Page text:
Blind World

Reading Habits of Blind and Physically Handicapped Defy National Trend.

July 05, 2005.
PR Newswire.

This summer, when Americans catch up on their favorite reading, they will also be enjoying a beloved American pastime that research shows is waning. According to a study by the National Endowment for the Arts, Americans of every age are consistently reading less. The study revealed an overall decline of 10 percent in literary reading between 1982 and 2002, totaling an overall loss of 20 million readers. Conversely, participants in the Talking Book program, a free library service provided by the National Library Service for the Blind and Physically Handicapped (NLS), Library of Congress, read more than the general population by a significant amount. The average NLS patron, an individual with a visual or physical impairment, reads seven times more than most sighted readers, or approximately 35 books a year.

These numbers not only highlight the braille and audiobook appetites of NLS patrons, but also speak to the ease in obtaining ample reading material through the Talking Book program. "NLS patrons are extremely avid readers," says Frank Kurt Cylke, NLS director. "NLS is dedicated to fulfilling their reading needs with the highest-quality collection so they can remain engaged in literature and connected to the world around them."

While NLS patrons have higher book consumption rates, their literary tastes do not differ from those of sighted readers, according to Jim Herndon, head of the NLS Collection Development Section. NLS librarians strive to build a well-rounded collection that meets readers' diverse informational and recreational needs. "Selecting titles for the collection is a rigorous process. NLS librarians consult book reviews and bestseller lists, monitor publishing trends, and assess patron requests before choosing titles," says Herndon. "Titles are selected based on such criteria as literary merit and popularity."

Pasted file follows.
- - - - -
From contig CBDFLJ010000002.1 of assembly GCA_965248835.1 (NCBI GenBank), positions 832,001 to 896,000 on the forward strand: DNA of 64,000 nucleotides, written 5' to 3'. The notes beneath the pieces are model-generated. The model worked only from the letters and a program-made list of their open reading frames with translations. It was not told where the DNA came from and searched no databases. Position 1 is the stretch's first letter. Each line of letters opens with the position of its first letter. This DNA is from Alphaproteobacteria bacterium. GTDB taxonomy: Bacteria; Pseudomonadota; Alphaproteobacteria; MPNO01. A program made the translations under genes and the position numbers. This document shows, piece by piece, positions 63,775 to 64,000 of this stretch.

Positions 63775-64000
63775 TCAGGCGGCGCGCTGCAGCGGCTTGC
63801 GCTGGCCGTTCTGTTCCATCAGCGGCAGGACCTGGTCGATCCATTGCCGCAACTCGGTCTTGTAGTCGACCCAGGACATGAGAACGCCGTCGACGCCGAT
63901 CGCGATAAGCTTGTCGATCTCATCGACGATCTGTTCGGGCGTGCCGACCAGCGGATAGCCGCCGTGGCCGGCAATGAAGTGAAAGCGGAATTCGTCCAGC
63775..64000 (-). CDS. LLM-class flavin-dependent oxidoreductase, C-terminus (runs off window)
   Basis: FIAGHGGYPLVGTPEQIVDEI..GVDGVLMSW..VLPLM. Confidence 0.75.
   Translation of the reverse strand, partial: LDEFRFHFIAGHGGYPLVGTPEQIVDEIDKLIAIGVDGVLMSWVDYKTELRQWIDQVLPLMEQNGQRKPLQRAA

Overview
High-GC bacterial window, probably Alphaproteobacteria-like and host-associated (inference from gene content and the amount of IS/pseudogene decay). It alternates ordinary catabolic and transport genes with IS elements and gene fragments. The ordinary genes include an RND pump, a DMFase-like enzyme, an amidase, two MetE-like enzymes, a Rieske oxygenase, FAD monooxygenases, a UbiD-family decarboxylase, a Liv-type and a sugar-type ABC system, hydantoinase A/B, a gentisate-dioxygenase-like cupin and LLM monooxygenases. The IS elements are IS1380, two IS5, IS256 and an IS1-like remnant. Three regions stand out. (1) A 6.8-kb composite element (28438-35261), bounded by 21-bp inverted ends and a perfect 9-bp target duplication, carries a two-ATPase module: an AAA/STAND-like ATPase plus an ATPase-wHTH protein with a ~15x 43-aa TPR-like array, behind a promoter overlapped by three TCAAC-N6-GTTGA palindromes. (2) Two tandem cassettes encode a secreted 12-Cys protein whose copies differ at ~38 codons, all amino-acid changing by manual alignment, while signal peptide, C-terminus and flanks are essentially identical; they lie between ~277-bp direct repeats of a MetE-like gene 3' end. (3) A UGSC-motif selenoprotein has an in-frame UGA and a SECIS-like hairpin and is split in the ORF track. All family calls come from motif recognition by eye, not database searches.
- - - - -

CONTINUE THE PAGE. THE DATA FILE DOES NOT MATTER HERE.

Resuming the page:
With more than 400,000 titles, the Talking Book catalog is wide-ranging. Among its unabridged offerings are bestsellers, classics, biographies, romances, mysteries, and westerns. Patrons particularly favor top sellers like Nicholas Sparks's True Believer, Danielle Steele's Impossible, and Malcolm Gladwell's Blink.

NLS libraries offer something for every bookworm, from kids to seniors. Summer reading programs and book clubs nationwide are designed to engage and reward readers. "Superheroes-Powered by Books," a program hosted by one network library, rewards blind and physically handicapped children who use their reading powers to fight summer boredom. Kids can report on the audio or braille books they have read in return for a range of superhero-themed prizes -- from masks to action figures. Additional reader appreciation programs include the 102 Talking Book Club, which honors centenarians for their lifelong devotion to reading.

The National Library Service for the Blind and Physically Handicapped (NLS), Library of Congress, administers the Talking Book program, a free library service available to eligible individuals of any age living in the U.S. or American citizens living abroad whose low vision, blindness, or physical handicap makes reading a standard printed page difficult. Through its national network of regional libraries, NLS mails books and magazines on cassette and in braille, as well as audio equipment, directly to enrollees at no cost. Further information on eligibility requirements and enrollment procedures for the program is available at or 1-888-NLS-READ (1-888-657-7323). Library of Congress

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